Aka "random facts, rantings and such."
I spent three years at Barnard College/Columbia University majoring in Poli Sci, minoring in Econ, and taking classes in dead languages that I've now forgotten entirely. I went to college to become a political journalist; somewhere along the way I got derailed by computers. (Thanks, RCA program.)
I currently work as the New York correspondent for IDG News Service, a technology newswire that feeds IDG's array of publications around the world. It is a very cool job. Previously I spent several years at Silicon Alley Reporter, editing and writing for various now-defunct newsletters. En route, I made stops at Vault.com (back before it was a dot-com) and The News & Observer.
I do a bit of writing that's more creative; I house that over on my writing page.
The best place to find me online is ifMUD. It's a MUD populated by the denizens of rec.arts.int-fiction and rec.games.int-fiction, which are the newsgroups devoted to interactive fiction, a somewhat obsessive hobby of mine. More on that over in my hangouts page.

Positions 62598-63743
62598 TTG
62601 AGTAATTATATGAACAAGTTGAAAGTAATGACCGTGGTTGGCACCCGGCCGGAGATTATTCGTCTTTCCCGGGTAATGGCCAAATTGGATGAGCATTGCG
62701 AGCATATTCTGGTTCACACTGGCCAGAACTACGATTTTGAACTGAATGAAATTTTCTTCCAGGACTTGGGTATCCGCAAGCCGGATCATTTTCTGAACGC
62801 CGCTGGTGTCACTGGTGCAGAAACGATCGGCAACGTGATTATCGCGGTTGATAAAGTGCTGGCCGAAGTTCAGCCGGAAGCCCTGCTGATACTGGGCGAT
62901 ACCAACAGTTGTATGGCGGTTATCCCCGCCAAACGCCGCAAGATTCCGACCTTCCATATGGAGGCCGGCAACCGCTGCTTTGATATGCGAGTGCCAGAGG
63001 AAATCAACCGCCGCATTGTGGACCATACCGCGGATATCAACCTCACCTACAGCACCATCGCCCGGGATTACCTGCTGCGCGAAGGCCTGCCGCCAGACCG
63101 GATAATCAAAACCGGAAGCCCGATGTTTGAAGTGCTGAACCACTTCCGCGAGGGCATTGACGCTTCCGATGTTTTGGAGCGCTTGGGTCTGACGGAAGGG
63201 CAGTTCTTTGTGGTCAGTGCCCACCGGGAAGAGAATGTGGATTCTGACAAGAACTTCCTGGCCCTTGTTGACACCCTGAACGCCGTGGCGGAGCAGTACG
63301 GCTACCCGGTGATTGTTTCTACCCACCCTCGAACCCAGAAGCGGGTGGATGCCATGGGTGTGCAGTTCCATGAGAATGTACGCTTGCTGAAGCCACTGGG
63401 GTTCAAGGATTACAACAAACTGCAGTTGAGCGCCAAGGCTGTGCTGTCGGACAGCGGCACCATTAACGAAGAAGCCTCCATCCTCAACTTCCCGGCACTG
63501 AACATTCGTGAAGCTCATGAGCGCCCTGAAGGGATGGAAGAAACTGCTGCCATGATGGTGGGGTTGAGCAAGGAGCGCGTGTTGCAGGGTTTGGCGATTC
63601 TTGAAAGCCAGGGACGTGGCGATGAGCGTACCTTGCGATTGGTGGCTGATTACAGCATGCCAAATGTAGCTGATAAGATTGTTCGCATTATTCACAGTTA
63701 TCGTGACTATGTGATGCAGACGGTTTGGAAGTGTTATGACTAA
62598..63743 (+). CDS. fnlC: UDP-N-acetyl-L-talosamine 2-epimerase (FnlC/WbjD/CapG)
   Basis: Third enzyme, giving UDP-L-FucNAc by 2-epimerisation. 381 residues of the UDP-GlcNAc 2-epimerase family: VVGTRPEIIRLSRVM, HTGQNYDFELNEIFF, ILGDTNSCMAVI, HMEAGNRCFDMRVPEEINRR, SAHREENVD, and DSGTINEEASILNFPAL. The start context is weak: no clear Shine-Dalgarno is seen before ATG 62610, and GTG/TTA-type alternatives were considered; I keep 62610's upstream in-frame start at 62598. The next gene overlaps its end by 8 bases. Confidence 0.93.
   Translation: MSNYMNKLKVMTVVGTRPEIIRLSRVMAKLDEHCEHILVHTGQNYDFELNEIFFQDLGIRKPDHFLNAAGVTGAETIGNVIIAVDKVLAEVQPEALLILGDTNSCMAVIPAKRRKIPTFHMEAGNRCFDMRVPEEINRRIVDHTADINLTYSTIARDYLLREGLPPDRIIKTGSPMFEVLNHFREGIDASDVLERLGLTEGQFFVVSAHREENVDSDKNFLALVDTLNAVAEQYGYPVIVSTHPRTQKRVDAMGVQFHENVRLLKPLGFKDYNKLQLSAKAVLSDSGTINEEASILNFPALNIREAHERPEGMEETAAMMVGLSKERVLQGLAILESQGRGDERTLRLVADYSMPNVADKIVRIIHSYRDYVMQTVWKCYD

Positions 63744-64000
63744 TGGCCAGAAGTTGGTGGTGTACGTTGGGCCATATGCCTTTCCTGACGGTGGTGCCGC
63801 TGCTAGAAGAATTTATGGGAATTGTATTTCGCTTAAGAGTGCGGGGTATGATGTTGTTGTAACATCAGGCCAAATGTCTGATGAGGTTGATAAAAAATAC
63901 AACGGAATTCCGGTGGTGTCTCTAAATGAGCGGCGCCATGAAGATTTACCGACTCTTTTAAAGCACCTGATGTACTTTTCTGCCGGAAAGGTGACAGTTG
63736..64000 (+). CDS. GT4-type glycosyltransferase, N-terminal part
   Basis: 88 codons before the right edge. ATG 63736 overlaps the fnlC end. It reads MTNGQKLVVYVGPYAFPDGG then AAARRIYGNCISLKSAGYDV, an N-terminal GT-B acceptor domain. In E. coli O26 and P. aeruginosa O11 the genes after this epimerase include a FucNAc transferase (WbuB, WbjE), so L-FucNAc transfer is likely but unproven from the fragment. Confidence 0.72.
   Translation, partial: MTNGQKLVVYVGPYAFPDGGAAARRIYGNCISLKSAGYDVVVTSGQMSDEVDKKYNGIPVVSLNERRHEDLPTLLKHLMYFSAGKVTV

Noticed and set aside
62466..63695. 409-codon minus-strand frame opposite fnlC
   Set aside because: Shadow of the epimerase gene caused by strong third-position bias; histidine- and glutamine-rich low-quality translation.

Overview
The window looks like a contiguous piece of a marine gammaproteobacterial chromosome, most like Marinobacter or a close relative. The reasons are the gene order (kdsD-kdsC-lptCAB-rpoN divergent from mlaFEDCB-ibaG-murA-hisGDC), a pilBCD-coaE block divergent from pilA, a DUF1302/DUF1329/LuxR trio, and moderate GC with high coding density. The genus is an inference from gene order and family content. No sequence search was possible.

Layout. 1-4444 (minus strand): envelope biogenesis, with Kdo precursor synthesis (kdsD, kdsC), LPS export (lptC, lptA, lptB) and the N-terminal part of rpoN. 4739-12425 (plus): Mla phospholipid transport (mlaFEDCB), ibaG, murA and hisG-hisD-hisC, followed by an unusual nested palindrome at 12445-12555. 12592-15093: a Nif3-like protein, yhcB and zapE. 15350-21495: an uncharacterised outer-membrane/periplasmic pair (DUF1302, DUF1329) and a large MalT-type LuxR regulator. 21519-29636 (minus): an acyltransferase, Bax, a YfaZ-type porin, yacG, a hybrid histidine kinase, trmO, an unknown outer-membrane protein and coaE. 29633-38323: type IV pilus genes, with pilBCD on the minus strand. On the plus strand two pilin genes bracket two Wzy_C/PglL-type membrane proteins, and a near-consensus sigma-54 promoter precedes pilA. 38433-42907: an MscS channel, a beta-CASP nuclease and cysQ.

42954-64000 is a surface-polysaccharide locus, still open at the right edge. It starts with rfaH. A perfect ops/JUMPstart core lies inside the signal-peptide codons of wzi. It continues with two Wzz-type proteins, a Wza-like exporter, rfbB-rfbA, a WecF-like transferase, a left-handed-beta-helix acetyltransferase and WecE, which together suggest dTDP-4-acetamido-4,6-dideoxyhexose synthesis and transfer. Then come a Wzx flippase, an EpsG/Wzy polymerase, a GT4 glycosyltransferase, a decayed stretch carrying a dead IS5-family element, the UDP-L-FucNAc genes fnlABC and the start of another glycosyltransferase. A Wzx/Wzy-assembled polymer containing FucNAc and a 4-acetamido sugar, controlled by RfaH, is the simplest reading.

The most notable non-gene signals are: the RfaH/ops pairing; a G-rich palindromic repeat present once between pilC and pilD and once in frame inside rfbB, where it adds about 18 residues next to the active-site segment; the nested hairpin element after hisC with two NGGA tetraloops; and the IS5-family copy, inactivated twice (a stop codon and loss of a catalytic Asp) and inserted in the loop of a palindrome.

I live in NYC now, but I'm originally from Columbia, Maryland (the Hickory Ridge village). I mention this only because I'm inordinately amused that my hometown has a webpage, and that it's so incredibly cheesy.
When I'm at home, I'm usually sleeping, messing about with the computer or reading. I came to college with six milk crates of books, which grew to thirteen by the time I moved out. Toss in my collection of Infocom games and posters (prominently featuring the ducks of Bedard, which I consider high art, even if no one else does), and the end result was a bit cluttered. Just a tad. I eagerly awaited the day I'd move out and have enough room for proper bookshelves.
I used to have a whinge here about how, thanks to my 200-square-foot studio apartment, my books still lived in milk crates and boxes, but we recently escaped Manhattan to a comparatively spacious Brooklyn apartment. It has a kitchen, bedrooms, floors, frippery like that, but most importantly, it has what I'd endlessly longed for in a living area: wall space. Which we immediately lined with bookshelves.